I feel like a hypocrite. All summer, I’ve been berating Hollywood for its seemingly unyielding parade of prequels, sequels, reboots, and adaptations. “WHERE IS THE ORIGINALITY???” has been my implicit rallying cry to this point. And yet… a new “Star Trek” movie is here, the 13th in the series, and I’m totally okay with that. But there were “Star Trek” movies and TV shows before this sequel craze, and there will be “Star Trek” movies and TV shows after it. Like James Bond or Godzilla or “Star Wars” or “Batman,” somehow these series are an ever-changing well from which decades of creative minds can draw. Granted, some series entries are just as creatively bankrupt as this recent rash of unoriginal content. But some are “Star Trek: First Contact” or “Casino Royale.” The first JJ Abrams-helmed “Trek” reboot in 2009 was a big, exciting smash, and one of the smartest reboots I’ve seen — it employed the “Trek” universe’s science fiction cache to create new adventures for classic characters, suggesting that theirs was an alternate universe that could be explored by the original Leonard Nimoy Spock. Thus, their journeys, though familiar, had not been written yet, but also did not invalidate what transpired across the seven movies and five TV series (after “Star Trek” and “Star Trek: The Animated Series,” original cast members appeared in each of the subsequent spin-off shows) featuring the original “Star Trek” cast. On the flip side of that, Fox’s fifth (FIFTH!) “Ice Age” movie, “Ice Age: Collision Course,” vies for the box office apex, in an effort to extend the animation domination to an annoying sixth consecutive week.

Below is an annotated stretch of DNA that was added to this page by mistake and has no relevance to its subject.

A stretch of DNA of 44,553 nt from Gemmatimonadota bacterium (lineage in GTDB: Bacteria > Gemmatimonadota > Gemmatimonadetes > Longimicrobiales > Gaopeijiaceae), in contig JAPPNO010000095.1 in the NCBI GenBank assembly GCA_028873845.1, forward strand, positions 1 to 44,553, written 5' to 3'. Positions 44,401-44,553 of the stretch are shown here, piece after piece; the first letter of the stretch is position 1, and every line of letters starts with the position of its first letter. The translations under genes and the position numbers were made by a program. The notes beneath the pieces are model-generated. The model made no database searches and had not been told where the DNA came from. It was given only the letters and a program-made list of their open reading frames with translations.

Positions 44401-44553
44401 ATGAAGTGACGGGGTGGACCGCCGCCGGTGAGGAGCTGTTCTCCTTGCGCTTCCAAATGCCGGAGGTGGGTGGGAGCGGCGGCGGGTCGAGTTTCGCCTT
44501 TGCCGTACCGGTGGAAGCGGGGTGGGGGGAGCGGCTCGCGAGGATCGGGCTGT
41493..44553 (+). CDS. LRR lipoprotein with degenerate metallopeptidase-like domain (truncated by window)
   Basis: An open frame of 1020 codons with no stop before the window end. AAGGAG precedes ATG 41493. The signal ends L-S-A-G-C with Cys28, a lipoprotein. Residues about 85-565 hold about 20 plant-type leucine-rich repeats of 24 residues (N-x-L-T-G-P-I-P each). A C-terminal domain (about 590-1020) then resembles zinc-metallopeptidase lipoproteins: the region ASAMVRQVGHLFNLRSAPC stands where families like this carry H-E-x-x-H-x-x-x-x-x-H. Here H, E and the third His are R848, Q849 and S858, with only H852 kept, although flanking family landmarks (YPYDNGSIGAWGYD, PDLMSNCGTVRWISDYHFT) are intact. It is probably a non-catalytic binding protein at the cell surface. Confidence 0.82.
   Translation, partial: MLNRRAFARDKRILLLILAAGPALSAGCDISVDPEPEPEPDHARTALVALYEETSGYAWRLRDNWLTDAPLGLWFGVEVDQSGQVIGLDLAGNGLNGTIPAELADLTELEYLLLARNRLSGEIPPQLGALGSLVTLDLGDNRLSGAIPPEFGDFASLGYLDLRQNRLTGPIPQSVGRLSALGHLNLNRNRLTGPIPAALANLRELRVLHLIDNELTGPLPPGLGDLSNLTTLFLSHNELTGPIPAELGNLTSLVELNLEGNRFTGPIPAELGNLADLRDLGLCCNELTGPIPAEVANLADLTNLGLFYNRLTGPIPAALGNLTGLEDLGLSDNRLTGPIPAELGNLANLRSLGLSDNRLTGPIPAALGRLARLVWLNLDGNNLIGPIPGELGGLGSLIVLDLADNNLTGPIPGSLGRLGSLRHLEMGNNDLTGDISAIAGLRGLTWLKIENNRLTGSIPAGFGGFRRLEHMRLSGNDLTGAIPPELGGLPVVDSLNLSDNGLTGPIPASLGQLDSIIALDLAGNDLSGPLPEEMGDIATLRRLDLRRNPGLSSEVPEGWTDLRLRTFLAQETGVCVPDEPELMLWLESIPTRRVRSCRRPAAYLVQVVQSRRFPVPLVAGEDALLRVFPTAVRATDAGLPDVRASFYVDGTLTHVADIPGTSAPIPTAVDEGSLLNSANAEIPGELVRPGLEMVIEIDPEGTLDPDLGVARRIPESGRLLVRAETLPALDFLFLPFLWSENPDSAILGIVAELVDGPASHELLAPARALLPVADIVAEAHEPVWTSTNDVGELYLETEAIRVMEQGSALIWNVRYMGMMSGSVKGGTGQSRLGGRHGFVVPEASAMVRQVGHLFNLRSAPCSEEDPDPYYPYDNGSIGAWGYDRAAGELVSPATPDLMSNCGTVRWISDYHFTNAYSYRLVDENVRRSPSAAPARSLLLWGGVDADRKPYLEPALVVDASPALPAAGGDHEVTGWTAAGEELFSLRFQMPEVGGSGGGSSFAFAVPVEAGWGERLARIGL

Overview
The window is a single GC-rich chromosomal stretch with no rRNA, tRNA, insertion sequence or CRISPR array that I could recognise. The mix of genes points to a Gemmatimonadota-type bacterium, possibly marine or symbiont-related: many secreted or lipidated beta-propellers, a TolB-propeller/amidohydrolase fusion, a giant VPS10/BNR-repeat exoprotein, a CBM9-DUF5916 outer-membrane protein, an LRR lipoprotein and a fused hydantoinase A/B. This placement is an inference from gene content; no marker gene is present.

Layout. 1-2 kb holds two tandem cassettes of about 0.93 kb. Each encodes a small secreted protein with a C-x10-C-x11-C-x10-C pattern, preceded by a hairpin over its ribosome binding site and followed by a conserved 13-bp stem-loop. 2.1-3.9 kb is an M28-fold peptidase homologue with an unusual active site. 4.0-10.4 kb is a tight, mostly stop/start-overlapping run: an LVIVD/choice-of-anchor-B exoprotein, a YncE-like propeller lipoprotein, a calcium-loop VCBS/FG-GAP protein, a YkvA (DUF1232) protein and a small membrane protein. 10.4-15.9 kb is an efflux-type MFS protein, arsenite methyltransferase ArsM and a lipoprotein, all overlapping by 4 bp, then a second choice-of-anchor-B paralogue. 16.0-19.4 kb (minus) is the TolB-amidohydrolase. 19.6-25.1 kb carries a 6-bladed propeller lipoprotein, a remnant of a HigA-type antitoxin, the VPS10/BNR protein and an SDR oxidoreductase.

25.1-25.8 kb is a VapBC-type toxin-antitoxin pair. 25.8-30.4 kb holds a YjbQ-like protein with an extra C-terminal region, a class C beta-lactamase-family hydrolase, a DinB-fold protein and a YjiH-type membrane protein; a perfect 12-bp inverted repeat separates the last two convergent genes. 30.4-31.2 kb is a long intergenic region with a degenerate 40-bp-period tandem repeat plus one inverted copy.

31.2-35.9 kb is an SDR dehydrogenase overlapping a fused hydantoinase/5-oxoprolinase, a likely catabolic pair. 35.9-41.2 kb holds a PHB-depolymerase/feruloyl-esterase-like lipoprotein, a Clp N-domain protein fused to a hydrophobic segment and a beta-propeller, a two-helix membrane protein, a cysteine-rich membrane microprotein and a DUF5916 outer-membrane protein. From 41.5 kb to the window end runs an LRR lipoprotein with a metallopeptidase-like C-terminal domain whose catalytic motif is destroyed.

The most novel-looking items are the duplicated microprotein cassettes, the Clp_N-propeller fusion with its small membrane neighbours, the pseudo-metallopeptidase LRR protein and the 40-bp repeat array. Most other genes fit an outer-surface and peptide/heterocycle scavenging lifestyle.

Weekend: July 22nd-24th, 2016
Big New Releases:
“Ice Age: Collision Course,” “Star Trek Beyond,” “Lights Out,” “Hillary’s America” (wide release)
Big Holdovers: “The Secret Life of Pets,” “Ghostbusters,” “The Legend of Tarzan,” “Finding Dory,” “Mike and Dave Need Wedding Dates”
1. “Star Trek Beyond” (PG-13, 3,928 theaters) – $85 million first weekend, $250 million final
Anton Yelchin’s final go-round promises to be a bittersweet success. The young actor’s untimely death earlier this summer has stoked extra interest in the third “Trek” reboot. This time around, JJ Abrams gave the directing reigns to Justin Lin (who directed the third, fourth, fifth and sixth “The Fast and the Furious” movies). Abrams opted instead to revamp “Star Wars,” while still taking a producer credit and a big fat check for the first beloved space franchise he helped revive.